Take the 2-minute tour ×
Mathematics Stack Exchange is a question and answer site for people studying math at any level and professionals in related fields. It's 100% free, no registration required.

In the context of Quantum Mechanics I'm trying to verify that the complex projective space $P(\mathbb{C}^n):=\mathbb{C}^n / \sim$ with $x \sim y :\iff x = \lambda \cdot y$ for some $\lambda \in \mathbb{C} $ where $x,y\in \mathbb{C}^n$ is a Kähler manifold.

It's an exercise that I've done in my differential geometry class but in the quantum mechanical context the construction of the atlas is a bit different. Basically I'm just experiencing one technial difficulty which I'm going to describe now:

In the following ( , ) always denotes the euclidean scalar product on $\mathbb{C}^n$. Take $\phi \in S(\mathbb{C}^n) := \{ \psi \in \mathbb{C}^n : (\psi,\psi)=1 \}$ . Consider $[\phi] \in P(\mathbb{C}^n)$ the corresponding equivalence class in the complex projective space. Now consider: $V_\phi := \{ x \in P(\mathbb{C}^n) : (\phi,x)\ \neq 0 \}$, $\{\phi\}^{\perp}:=\{ x \in \mathbb{C}^n : (\phi,x)=0 \}$ and the map $b_{\phi} : V_\phi \to \{\phi\}^{\perp}$ given by $[x] \mapsto \frac{x}{(\phi,x)} - \phi$ which is just the renormalized orthogonal projection onto the orthogonal complement of $\phi$. The claim is that $\{ (V_{\phi}, b_{\phi}) \}_{\phi \in S(\mathbb{C}^n)}$ is an atlas for $P(\mathbb{C}^n)$.

The technical difficulty that I'm having is the following. When computing the transition maps between different charts I want to find an explicit form of the set $b_{\phi}(V_{\phi} \cap V_{\psi})$ for some $\phi,\psi \in S(\mathbb{C}^n)$. My guess is that we have $b_{\phi}(V_{\phi} \cap V_{\psi})$ = $\{\phi\}^{\perp}$ $\cap \{\psi\}^{\perp}$. However I'm unable to show that $b_{\phi}(V_{\phi} \cap V_{\psi})$ $\supset$ $\{\phi\}^{\perp}$ $\cap \{\psi\}^{\perp}$ and here I'm particularly worried about the case when we have $(\phi,\psi) = 0$.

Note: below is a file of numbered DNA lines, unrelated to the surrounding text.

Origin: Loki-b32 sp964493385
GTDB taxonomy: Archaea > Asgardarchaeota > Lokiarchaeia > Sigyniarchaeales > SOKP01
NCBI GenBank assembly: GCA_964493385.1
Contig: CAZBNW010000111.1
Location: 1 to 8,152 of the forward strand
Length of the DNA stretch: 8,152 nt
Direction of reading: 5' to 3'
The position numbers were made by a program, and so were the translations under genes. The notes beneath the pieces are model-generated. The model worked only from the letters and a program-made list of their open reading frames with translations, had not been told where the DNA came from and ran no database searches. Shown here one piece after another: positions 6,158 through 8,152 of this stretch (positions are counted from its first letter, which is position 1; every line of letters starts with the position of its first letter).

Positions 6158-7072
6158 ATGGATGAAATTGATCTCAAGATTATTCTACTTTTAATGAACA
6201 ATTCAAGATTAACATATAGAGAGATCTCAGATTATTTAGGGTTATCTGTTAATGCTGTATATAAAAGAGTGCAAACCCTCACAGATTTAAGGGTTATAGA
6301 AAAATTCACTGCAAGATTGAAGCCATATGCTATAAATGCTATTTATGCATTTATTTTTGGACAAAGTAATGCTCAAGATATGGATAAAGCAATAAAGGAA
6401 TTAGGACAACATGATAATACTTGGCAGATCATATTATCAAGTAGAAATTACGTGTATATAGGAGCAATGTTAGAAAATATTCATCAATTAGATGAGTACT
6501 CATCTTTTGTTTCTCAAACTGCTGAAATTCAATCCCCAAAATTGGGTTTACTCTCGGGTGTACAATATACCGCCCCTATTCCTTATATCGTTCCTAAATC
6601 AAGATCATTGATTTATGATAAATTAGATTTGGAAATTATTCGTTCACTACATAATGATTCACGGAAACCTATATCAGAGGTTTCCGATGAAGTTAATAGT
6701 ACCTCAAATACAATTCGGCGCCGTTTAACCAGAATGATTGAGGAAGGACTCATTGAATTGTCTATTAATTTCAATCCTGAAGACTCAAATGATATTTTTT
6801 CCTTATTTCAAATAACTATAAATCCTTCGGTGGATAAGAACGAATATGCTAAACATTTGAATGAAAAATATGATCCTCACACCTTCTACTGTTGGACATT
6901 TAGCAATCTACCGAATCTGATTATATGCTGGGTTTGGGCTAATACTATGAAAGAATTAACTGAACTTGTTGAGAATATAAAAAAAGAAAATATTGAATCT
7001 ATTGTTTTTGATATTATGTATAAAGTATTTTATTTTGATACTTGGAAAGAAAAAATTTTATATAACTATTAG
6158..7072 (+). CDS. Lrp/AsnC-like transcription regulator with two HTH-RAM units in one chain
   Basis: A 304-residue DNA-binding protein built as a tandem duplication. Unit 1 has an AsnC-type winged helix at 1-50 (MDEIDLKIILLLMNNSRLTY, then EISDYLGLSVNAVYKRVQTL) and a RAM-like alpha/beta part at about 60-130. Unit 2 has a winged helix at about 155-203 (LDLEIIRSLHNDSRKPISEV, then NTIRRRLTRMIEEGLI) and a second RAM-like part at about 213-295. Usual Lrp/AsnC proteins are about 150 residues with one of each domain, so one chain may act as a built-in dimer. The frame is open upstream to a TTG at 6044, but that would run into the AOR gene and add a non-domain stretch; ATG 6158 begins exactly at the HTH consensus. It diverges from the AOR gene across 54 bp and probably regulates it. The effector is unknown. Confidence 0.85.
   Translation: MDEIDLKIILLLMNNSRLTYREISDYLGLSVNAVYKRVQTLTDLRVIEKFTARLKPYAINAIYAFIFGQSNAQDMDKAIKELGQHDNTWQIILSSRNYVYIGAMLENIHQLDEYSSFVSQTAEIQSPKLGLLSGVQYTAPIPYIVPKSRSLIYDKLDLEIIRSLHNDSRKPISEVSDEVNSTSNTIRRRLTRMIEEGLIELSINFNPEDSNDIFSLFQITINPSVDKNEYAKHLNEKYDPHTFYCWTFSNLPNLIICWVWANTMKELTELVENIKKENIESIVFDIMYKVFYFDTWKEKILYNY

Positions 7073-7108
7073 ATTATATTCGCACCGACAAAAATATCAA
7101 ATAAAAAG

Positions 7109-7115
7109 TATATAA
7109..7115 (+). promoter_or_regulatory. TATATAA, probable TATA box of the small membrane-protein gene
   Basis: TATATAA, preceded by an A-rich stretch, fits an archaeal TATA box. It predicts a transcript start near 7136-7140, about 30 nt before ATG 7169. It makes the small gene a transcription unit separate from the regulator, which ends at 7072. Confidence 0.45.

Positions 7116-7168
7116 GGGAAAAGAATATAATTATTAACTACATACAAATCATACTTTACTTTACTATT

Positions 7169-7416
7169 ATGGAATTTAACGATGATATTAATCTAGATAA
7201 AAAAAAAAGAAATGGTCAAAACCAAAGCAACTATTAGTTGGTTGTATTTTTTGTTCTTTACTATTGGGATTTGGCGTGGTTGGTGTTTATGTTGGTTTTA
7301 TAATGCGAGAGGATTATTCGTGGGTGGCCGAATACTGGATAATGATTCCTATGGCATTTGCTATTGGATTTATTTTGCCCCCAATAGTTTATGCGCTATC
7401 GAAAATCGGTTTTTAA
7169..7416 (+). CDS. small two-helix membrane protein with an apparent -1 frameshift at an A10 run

I'm not sure if there might be a mistake in my guess for the set $b_{\phi}(V_{\phi} \cap V_{\psi})$. In any case I'd be more than happy if someone could provide me with some help with this (rather technical) issue.

Thanks a lot in advance.

Best regards.

share|improve this question
1  
$\mathbb{C}P^n$ is Kähler with respect to Fubini-Study metric en.wikipedia.org/wiki/K%C3%A4hler_manifold#Examples –  john mangual Oct 9 '12 at 13:42
add comment

2 Answers 2

Your guess for $b_\phi(V_\phi\cap V_\psi)$ was incorrect, but the map $b_\phi$ does what you wanted (assuming you take the inner product to be conjugate linear in first variable). Personally, I would not subtract $\phi$ in the definition of $b_\phi$ because $$[x]\mapsto x/(\phi,x)$$ is easier to visualize as the map that sends complex lines through the origin (specifically, those in $V_\phi$) to their intersection with affine subspace $\phi+\{\phi\}^\perp$. This is obviously a bijection.

When you restrict to $V_\phi\cap V_\psi$, you remove the complex lines orthogonal to $\psi$ from consideration. Intersecting with $\phi+\{\phi\}^\perp$, we get the set $$\{\phi+\xi : \xi\in \{\phi\}^\perp, \phi+\xi\notin \{\psi\}^\perp \} \tag1$$ Therefore, in your version (with subtracted $\phi$), the image of $V_\phi\cap V_\psi$ under $b_\phi$ is $$\{\xi : \xi\in \{\phi\}^\perp, \phi+\xi\notin \{\psi\}^\perp \} \tag2$$

The advantage of using affine subspaces for charts is that transition maps are also easy to visualize: they are simply radial projections. For example, $b_\psi\circ b_\phi^{-1}$ maps the set (1) onto $$\{\psi+\xi : \xi\in \{\psi\}^\perp, \psi+\xi\notin \{\phi\}^\perp \} \tag3$$ via $$\phi+\xi \mapsto \frac{\phi+\xi}{(\psi, \phi+\xi)} \tag4$$ which is a rational map with nonvanishing denominator.

share|improve this answer
add comment

See these notes on Kähler geometry. In the preface it mentions

smooth complex projective varieties together with the Riemannian metric induced by the Fubini–Study metric are Kähler

share|improve this answer
    
Well my question is rather concrete and to be honest the wikipedia article or the reference doesn't help me with my specific question. I'd be happy if you could adress my actual question. –  MrLee Oct 10 '12 at 0:44
add comment

Your Answer

 
discard

By posting your answer, you agree to the privacy policy and terms of service.

Not the answer you're looking for? Browse other questions tagged or ask your own question.